The Turfgrass Management program is designed to provide students with basic and applied knowledge in turfgrass science and management. Formal and informal learning settings offer students the opportunity to gain a great deal of hands-on experience and design a unique educational experience, with exposure to all aspects of the industry. Students complete course work in turfgrass management and other related fields, such as soil science and fertility, pest control, ornamental horticulture, landscape design, environmental science, and business management. Internships arranged with landscape or lawn care businesses, golf courses, athletic facilities, and municipal, state or federal agencies allow students to gain practical experience and engage in career networking. The Turfgrass Management program in the Ratcliffe Hicks School is offered by the Department of Plant Science and Landscape Architecture
. The department undertakes comprehensive teaching, research and outreach activities.
The goal of the program is to prepare students for employment in residential and commercial landscaping, golf courses, athletic and recreational fields, and parks and recreational land management.
A graduate of the program should be able to:
- Understand basic fundamentals of plant growth
- Understand relationships between soil and plants
- Understand plant water relationships
- Understand Integrated Pest Management related to plant management
- Understand plant/environment interactions
- Understand how plant management practices/strategies effect water quality and the environment
- Identify and describe insect, disease, and physiological problems of plants and develop control strategies
- Communicate effectively both orally and in writing
- Demonstrate skills in accessing information
- Demonstrate mathematical skills utilized by today’s Green Industry
- Understand how cultural practices influence the growth and quality of turfgrass
- Understand how environmental conditions influence the growth and quality of turfgrass
- Recognize important pests (weeds, insects, diseases) of turfgrass and understand how to develop environmentally responsible control programs for these pests
- Understand how soil chemical and physical properties influence the growth and quality of turfgrass
- Demonstrate a professional attitude in relationships with employers, customers, fellow employees, and professional peers.
- Understand the importance of professional development, continuing education, and life long learning as components of a successful career Understand the biology, ecology, and taxonomy of cool-season turfgrass
The Department of Plant Science offers a wide range of courses in Turfgrass Management providing both academic and applied educational opportunities.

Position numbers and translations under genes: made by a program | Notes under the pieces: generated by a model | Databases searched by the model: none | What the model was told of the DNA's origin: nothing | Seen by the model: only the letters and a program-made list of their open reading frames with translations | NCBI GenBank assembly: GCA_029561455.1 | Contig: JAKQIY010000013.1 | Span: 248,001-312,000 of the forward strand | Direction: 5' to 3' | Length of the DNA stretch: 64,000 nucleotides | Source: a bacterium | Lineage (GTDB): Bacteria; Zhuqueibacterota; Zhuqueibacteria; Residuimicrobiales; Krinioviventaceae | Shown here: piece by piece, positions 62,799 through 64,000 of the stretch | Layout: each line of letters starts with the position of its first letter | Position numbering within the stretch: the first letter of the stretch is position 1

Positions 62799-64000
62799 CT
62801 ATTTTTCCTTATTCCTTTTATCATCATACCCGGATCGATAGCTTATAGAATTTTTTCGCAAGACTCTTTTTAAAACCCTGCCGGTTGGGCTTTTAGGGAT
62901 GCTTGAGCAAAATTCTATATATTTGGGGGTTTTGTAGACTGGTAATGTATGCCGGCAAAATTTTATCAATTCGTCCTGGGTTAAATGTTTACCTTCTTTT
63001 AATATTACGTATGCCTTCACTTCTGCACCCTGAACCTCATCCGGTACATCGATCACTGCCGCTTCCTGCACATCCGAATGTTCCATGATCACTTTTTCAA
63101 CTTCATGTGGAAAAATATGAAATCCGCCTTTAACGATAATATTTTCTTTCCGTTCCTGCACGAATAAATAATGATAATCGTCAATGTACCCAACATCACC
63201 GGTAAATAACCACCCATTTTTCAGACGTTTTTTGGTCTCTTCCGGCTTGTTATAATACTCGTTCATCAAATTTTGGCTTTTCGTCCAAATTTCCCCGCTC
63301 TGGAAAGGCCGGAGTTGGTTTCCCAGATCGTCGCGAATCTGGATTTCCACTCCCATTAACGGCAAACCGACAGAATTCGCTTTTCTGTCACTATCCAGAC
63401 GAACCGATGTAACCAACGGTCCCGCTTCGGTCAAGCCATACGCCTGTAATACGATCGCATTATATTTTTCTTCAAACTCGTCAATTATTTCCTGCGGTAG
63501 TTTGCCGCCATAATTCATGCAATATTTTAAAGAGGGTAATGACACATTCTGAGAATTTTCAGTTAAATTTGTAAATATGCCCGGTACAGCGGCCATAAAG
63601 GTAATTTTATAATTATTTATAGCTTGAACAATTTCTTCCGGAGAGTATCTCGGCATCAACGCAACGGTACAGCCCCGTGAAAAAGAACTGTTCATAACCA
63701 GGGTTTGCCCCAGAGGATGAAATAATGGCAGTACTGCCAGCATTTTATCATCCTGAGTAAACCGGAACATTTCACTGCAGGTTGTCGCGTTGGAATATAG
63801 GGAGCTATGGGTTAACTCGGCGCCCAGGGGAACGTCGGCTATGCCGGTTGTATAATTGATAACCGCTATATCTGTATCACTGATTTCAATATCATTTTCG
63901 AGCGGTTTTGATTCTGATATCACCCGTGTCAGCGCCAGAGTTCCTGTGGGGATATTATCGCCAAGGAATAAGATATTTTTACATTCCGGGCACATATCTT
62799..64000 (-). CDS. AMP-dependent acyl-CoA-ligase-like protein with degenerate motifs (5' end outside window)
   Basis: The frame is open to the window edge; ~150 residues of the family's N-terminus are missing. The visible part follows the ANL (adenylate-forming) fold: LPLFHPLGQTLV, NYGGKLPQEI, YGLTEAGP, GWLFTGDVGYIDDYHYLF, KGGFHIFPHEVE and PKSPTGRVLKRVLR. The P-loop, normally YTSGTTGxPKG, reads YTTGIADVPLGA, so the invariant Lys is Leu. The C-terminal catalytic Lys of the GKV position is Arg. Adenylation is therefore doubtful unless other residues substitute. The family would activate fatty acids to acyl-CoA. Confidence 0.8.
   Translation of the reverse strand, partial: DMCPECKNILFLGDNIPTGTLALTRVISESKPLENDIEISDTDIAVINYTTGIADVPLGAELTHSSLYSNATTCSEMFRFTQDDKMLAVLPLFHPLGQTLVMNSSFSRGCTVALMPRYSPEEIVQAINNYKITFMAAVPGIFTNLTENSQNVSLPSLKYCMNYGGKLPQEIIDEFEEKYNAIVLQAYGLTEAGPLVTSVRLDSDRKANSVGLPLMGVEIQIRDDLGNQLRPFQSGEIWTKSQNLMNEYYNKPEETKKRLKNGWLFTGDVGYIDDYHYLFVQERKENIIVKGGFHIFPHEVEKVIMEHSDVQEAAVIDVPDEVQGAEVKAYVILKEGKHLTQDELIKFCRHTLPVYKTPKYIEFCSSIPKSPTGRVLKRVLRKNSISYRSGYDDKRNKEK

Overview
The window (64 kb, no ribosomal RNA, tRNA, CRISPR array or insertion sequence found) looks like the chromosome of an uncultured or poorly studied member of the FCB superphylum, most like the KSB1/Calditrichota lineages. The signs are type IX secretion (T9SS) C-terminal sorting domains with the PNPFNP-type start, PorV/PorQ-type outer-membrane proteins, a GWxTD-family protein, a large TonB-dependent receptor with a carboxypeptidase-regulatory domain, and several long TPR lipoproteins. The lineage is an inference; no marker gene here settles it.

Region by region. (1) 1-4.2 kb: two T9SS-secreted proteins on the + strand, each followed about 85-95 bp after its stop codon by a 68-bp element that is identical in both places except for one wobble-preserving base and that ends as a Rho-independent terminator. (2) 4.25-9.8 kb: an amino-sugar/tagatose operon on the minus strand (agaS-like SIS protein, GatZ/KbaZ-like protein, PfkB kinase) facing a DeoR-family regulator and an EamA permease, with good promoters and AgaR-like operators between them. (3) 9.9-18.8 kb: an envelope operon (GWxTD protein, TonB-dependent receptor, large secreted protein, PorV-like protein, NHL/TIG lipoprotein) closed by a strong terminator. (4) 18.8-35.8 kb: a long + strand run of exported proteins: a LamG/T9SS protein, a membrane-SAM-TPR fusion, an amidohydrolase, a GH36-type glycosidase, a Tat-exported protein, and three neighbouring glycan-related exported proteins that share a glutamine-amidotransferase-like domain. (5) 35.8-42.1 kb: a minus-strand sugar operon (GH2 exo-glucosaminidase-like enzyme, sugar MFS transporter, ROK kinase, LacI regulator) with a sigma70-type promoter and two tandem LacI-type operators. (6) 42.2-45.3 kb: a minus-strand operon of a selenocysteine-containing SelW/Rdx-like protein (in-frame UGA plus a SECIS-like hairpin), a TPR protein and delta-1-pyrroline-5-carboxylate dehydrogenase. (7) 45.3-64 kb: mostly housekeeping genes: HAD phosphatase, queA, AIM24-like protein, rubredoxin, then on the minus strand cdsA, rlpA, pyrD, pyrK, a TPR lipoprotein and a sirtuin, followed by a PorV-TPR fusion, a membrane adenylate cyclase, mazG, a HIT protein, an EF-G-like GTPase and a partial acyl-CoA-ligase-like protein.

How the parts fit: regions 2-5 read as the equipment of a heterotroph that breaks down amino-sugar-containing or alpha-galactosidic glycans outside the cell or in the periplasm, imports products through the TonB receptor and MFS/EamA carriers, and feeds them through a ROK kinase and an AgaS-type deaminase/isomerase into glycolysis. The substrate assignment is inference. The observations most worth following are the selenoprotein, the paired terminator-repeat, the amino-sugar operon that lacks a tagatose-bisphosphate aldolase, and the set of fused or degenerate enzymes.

Descriptions of all of the courses in the Ratcliffe Hicks School of Agriculture can be found in the Undergraduate Catalog
. Highly qualified, experienced and dedicated faculty members provide an excellent educational environment.
The Department of Plant Science has an active Turf Club which organizes field trips to golf courses, athletic and recreational fields, important landscape areas, and other venues of interest related to turf. The Turf Club also invites guest speakers from academia and the turfgrass industry and travels to turfgrass-related regional and national meetings.
Students are encouraged to participate in student organizations
offered within the Ratcliffe Hicks School of Agriculture and College of Agriculture and Natural Resources, as well as other student activities offered by the University (visit: getinvolved.uconn.edu
Students who complete the Ratcliffe Hicks School of Agriculture Animal Science program earn an Associate of Applied Science (AAS) degree in Horticulture and Turfgrass Management. In order to earn the AAS degree, students must fulfill all requirements as outlined on the current RHSA Plan of Study and also in the RHSA section of the Undergraduate Catalog.
In order to complete 64 credits in four semesters, students need to average 16 credits per semester. Students meet with advisors regularly to discuss appropriate registration, academic concerns, and their individual interests and goals. It is the student's responsibility to ensure they complete graduation requirements. View a suggested four-semester sequence for students in the Turfgrass Management program.
Excellent laboratory and field facilities, high-tech classrooms, and computer facilities support the Horticulture program. They include:
- Plant Science Teaching and Research Facility: This 150 acre farm includes greenhouses, shaded areas, and field plantings used for research and teaching in turf, crops, floriculture, nursery, soils, and vegetables. Students have access to turf plots and both field and greenhouse space for classes and independent turfgrass projects.
- Ratcliffe Hicks/C.R Burr Teaching Nursery: Five-acre nursery operation with greenhouses, hoop houses, capillary beds and field plots for both container and field production of nursery crops.
- University Campus/Arboretum: Extensive grounds with an impressive collection of woody plant materials used in teaching.
- Plant Biotechnology Facility: Includes a commercial laboratory and is used for micropropagation and other tissue culture projects.
- Landscape Computer Aided Design Laboratory: Microcomputer laboratory set up with AutoCAD and LANDCADD for classroom and individual use.
- Floriculture Greenhouses: Six greenhouses with about 17,000 square feet available for teaching, research and production.
After completing the Turfgrass Management program, our graduates apply their skills to turf related careers, such as residential and commercial landscaping, golf courses, athletic and recreational fields, and parks and recreational land management. Many graduates have continued their education in baccalaureate and graduate programs.